Rome-based agencies establish SSTC collaboration to benefit cassava production in the Congo
In dozens of homes across Bouenza, an administrative department in the south-west of the Republic of the Congo, the volunteers gathered around their kitchen tables with anticipation. They and their families had been invited to taste-test a new kind of industrial-grade cassava flour imported from Nigeria by making fufu, a traditional Congolese side dish similar to a dumpling. The imported flour was of a different variety than what they were used to working with – flour made from the cassava grown locally – so the volunteers had been asked to evaluate it on its colour, smell, taste, texture, elasticity and overall consistency. Fortunately, their reviews were positive, and the new variety got high marks all around.
The event was more than a simple tasting session, however: it represented just one of the country’s many efforts, along with its development partners, to address serious food security and nutrition concerns. Cassava is a staple food crop for over 90 per cent of Congolese people, accounting for a full third of the entire country’s average daily food consumption. The Republic of the Congo is also one of the world’s largest producers of cassava, with 98 per cent of the country’s farmers engaged in its cultivation. Nevertheless, national cassava production does not cover demand, and the country relies heavily on imports to bridge the gap.
The shipment of Nigerian cassava flour was no ordinary import, either. It had been organized under a new project, funded by the China−IFAD South-South and Triangular Cooperation (SSTC) Facility and managed through a collaboration between all three Rome-based UN agencies, that represented just one part of a wider collaboration between Benin, Côte d'Ivoire and the Republic of the Congo. The region of Africa where all three of these nations are located is renowned for its cassava processing capabilities – and this particular portion of the project was designed to revolutionize the Republic of the Congo’s cassava flour industry.
Building up: Collaborating for increased cassava flour productivity
Although the project is still in its early days, its end goals are clear: it’s aiming to establish a framework and an evidence-based business plan for the production of fortified cassava flour and its sale throughout national and regional markets. The centrepiece of the plan is a mill, to be built through a public-private partnership, that will produce fortified cassava products at affordable prices and provide a dependable market for small-scale growers to sell to. Meanwhile, the project will approach these small-scale cassava producers, too, in hopes of helping them increase their production capacity and find other buyers in industrial value chains.
Of course, this represents an enormous undertaking, one that calls upon all three of the Rome-based UN agencies – IFAD, FAO and WFP – to work together. As is typical for their collaborations, though, each agency brings its own particular expertise to the table. IFAD will focus on creating organizations and linkages: strengthening farmers’ organizations, setting up mutually beneficial partnerships, and generating funds for the expansion of small-scale producers’ capacities. FAO will lead the development and adoption of policy standards for cassava. WFP will coordinate amongst the various partners and help to facilitate better market access for the cassava producers. The agencies’ collaboration will also give rise to the public-private partnership needed to build the mill.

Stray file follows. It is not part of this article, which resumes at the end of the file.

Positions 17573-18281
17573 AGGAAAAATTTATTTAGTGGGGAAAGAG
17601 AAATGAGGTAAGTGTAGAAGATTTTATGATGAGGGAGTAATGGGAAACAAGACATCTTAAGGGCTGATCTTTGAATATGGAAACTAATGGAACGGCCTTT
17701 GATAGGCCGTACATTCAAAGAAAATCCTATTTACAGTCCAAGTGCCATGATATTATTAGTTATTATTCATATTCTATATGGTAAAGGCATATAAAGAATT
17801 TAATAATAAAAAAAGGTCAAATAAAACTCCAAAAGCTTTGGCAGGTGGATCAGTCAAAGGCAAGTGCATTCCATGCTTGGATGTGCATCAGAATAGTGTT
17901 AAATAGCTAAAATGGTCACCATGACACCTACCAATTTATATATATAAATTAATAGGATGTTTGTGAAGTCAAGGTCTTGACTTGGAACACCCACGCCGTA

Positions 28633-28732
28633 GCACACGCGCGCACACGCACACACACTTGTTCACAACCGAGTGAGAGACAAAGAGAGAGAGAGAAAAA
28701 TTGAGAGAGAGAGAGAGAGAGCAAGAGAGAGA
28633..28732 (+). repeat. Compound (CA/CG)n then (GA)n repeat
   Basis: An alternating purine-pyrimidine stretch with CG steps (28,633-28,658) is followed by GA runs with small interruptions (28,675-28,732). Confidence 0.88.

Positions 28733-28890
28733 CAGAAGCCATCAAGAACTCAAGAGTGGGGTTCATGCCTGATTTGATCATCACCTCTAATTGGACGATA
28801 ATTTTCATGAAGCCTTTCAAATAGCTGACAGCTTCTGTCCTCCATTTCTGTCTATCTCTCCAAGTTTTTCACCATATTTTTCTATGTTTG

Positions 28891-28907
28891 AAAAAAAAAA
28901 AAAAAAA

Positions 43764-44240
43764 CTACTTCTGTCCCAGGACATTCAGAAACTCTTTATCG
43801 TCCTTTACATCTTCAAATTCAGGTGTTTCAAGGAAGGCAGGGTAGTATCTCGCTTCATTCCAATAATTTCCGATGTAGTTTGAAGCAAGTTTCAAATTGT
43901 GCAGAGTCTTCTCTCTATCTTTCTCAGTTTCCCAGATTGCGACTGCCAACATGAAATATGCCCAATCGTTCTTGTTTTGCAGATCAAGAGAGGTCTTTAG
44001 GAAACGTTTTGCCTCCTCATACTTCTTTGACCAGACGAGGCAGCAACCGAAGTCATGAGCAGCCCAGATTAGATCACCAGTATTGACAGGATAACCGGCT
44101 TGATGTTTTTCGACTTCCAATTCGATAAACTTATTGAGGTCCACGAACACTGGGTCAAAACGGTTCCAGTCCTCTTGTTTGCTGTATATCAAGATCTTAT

As is typical for all new projects, early efforts have concentrated on building a solid base of research to guide future activities. Shortly after the project’s launch, the Rome-based agencies set up a detailed work plan for the project, in close collaboration with the Chinese Academy of Tropical Agricultural Sciences (CATAS). Several research efforts, including market analysis and environmental impact studies, along with the development of national standards for the cassava flour, are already under way.
Studies, tastings and trainings in an enhanced cassava value chain
Based on the preliminary results of these studies, several early project activities are just about ready to implement.
Very soon, small-scale cassava producers’ groups in the Loudima district will begin trainings on everything from group management to how to identify quality, disease-resistant cassava cuttings to how to operate planting equipment. Meanwhile, WFP is working with these groups to identify potential sites to build warehouses for their harvest. The warehouses will be built by local artisans, representing another way the project is supporting the local economy.
More taste-tests for the imported Nigerian flour are on the horizon, too. With schools – more specifically, school canteens – set to reopen in October, WFP plans to host tasting sessions for younger audiences. The project eventually hopes to get a range of opinions from across many different age groups.
Although this collaboration’s work is just getting started, the results to date look very promising. The project marks a good start for cooperation among the Rome-based agencies through SSTC – and suggests that more innovative and diversified forms of collaboration are on the table for the future, too.
Learn more about IFAD's work in the Republic of the Congo.